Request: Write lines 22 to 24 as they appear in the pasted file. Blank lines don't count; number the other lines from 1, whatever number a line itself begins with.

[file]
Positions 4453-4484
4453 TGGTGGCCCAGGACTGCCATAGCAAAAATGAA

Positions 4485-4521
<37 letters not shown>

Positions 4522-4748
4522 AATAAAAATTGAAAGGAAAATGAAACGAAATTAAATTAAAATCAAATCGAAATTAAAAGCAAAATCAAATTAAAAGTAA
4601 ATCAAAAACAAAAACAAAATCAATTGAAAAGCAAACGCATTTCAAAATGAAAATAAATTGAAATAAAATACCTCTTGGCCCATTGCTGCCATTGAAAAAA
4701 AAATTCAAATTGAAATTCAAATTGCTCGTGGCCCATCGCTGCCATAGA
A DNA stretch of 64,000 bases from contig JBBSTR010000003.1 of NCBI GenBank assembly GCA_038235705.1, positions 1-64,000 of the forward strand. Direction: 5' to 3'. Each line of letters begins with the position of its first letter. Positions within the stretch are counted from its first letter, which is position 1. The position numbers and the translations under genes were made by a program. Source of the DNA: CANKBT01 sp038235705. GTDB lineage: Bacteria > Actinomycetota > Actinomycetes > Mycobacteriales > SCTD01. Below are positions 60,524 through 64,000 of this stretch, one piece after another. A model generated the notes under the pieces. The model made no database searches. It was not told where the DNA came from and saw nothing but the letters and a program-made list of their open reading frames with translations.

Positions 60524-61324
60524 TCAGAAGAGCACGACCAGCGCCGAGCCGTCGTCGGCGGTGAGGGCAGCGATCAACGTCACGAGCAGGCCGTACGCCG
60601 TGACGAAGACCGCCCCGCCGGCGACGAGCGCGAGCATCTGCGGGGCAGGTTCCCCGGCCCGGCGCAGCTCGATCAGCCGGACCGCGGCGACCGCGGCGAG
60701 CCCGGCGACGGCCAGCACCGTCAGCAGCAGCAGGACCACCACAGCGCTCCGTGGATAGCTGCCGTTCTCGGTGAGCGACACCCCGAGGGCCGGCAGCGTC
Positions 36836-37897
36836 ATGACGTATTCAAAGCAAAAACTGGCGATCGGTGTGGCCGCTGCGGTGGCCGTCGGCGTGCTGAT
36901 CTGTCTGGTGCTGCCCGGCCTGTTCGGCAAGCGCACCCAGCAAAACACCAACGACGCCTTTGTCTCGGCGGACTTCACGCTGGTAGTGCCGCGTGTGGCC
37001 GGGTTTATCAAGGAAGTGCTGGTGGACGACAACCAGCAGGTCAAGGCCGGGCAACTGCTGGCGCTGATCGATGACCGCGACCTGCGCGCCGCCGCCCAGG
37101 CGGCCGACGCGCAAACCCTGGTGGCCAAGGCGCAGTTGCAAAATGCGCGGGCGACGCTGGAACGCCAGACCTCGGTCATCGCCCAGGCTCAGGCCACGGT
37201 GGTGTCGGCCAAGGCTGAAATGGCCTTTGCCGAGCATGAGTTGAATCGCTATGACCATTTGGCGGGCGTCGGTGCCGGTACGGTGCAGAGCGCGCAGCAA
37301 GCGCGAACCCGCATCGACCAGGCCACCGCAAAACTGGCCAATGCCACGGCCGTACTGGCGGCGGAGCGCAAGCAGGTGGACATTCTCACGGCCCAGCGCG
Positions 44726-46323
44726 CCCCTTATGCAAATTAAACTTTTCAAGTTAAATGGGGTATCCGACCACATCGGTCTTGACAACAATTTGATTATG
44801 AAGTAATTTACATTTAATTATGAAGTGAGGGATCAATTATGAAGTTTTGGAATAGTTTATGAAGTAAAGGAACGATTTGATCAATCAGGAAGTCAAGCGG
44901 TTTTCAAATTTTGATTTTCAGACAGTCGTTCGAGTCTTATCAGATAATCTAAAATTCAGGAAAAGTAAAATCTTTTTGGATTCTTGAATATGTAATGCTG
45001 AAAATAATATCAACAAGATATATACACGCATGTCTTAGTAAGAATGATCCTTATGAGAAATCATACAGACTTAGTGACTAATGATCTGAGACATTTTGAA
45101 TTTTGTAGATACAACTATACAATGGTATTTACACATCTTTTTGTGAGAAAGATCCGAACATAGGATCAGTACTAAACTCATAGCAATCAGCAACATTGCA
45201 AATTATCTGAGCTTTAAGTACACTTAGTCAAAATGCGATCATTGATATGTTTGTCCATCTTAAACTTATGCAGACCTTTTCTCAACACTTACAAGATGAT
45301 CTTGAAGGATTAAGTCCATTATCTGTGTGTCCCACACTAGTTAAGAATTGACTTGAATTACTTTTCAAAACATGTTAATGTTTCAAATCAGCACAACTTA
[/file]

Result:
44726 CCCCTTATGCAAATTAAACTTTTCAAGTTAAATGGGGTATCCGACCACATCGGTCTTGACAACAATTTGATTATG
44801 AAGTAATTTACATTTAATTATGAAGTGAGGGATCAATTATGAAGTTTTGGAATAGTTTATGAAGTAAAGGAACGATTTGATCAATCAGGAAGTCAAGCGG
44901 TTTTCAAATTTTGATTTTCAGACAGTCGTTCGAGTCTTATCAGATAATCTAAAATTCAGGAAAAGTAAAATCTTTTTGGATTCTTGAATATGTAATGCTG